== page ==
France - United Kingdom

Hollande, Cameron disagree on EU treaty, sign defence deals

Britain's Prime Minister David Cameron (R) greets France's President Francois Hollande at RAF Brize Norton
Britain's Prime Minister David Cameron (R) greets France's President Francois Hollande at RAF Brize Norton Reuters/Andrew Winning

Revising the European Union treaty is not a priority, French President François Hollande said after his first summit with British Prime Minister David Cameron on Friday. Cameron wants changes to the treaty before a general election in 2015 and has promised to renegotiate Britian's membership.

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A major change to the EU treaty would take time, Hollande told a joint press conference with Cameron.

Dossier: Eurozone in crisis

Earlier he said that changes are not a priority for France, an unwelcome statement for the British prime minister who had promised a referendum on Britain's EU membership after the next election and wants the treaty revived to allow countries to opt out of the historic objective of an "ever closer union" to fend off criticisms of eurosceptics in his party and in the hard right UK Independence Party (Ukip).

Cameron, who has criticised French ecnomic policy in the past, praised Hollande's new Responsibility Pact, which will reduce taxes on business in the hope of creating jobs.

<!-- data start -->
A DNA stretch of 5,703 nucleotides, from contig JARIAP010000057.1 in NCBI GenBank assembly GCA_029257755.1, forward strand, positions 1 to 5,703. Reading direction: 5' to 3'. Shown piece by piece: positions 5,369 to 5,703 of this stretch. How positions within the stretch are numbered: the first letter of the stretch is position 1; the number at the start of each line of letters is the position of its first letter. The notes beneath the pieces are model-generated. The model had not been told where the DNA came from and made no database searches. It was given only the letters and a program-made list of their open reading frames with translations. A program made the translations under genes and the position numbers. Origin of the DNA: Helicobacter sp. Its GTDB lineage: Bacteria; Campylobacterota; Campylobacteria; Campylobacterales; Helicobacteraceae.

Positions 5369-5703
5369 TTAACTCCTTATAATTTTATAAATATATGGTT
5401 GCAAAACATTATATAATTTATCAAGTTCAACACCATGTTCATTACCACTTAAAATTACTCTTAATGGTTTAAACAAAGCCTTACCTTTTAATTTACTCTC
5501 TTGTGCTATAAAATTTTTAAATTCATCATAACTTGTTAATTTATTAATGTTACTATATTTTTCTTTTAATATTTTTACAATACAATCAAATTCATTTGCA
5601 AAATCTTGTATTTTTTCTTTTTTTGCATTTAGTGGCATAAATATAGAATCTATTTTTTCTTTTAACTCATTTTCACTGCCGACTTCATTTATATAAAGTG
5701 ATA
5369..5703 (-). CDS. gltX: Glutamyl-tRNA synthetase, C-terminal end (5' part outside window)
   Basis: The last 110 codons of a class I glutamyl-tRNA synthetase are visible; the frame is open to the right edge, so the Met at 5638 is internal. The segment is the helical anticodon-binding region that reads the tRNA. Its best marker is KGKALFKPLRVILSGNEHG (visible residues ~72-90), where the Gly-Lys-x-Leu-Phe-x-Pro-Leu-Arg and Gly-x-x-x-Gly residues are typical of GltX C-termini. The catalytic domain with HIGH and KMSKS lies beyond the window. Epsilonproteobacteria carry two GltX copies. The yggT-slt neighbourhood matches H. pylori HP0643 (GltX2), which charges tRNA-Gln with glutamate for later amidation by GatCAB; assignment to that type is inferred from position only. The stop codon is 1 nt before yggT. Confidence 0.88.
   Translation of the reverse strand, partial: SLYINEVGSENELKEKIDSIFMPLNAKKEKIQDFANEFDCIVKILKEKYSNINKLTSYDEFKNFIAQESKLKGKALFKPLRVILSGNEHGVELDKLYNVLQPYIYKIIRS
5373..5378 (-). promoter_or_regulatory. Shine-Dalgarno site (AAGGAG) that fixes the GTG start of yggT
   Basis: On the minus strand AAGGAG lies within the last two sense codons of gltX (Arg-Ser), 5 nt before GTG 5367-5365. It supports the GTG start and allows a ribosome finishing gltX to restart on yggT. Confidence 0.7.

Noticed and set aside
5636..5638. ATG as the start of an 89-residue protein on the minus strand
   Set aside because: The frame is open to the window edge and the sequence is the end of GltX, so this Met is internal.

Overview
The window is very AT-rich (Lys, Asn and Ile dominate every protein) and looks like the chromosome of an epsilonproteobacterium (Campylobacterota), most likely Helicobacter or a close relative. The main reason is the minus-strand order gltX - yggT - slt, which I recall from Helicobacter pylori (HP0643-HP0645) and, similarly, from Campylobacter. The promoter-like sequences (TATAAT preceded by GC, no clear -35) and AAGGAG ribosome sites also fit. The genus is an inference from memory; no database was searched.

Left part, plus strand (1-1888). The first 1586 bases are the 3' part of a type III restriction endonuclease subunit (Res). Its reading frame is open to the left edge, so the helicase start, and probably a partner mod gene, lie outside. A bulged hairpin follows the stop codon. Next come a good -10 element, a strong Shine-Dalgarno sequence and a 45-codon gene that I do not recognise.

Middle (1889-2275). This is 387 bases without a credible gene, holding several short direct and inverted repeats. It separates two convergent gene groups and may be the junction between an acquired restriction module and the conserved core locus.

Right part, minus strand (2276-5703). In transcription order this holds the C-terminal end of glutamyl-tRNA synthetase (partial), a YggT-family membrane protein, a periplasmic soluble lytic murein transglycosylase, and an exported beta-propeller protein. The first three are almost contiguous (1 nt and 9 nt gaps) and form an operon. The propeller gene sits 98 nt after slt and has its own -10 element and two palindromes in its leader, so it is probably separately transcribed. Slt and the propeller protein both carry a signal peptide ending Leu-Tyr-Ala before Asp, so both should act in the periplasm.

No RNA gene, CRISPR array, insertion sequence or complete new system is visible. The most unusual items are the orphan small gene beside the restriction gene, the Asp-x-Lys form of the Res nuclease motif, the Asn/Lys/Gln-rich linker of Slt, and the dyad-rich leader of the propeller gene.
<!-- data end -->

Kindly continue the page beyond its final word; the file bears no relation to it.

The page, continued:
The two leaders have met several times but the meeting was the first official summit since Hollande's election in 2012.

Held at the Brize Norton air force base in Cameron's Oxfordshire constituency, it concentrated on reviving the 2010 Lancaster House agreement on defence cooperation, which seemed to have gone on the back burner after Hollande's election and was affected by defence cuts in both countries.

The two signed a deal to buy 600-million-euros-worth of light anti-ship missiles for use on naval helicopters from a consortium made up of Britain's BAe, the European Airbus Group and Italy's Finmeccanica.

They were also due to agree to fund a two-year feasibility study into producing an armed drone, following provisional work by British and french companies Thales, Dassault, Rolls Royce and BAe.

France has also agrred to speed up delivery of two Airbus A400M military transport aircraft.

The two leaders were also expected to boost cooperation on civil nuclear energy after France's EDF won contracts to build two nuclear reactors in Britian.

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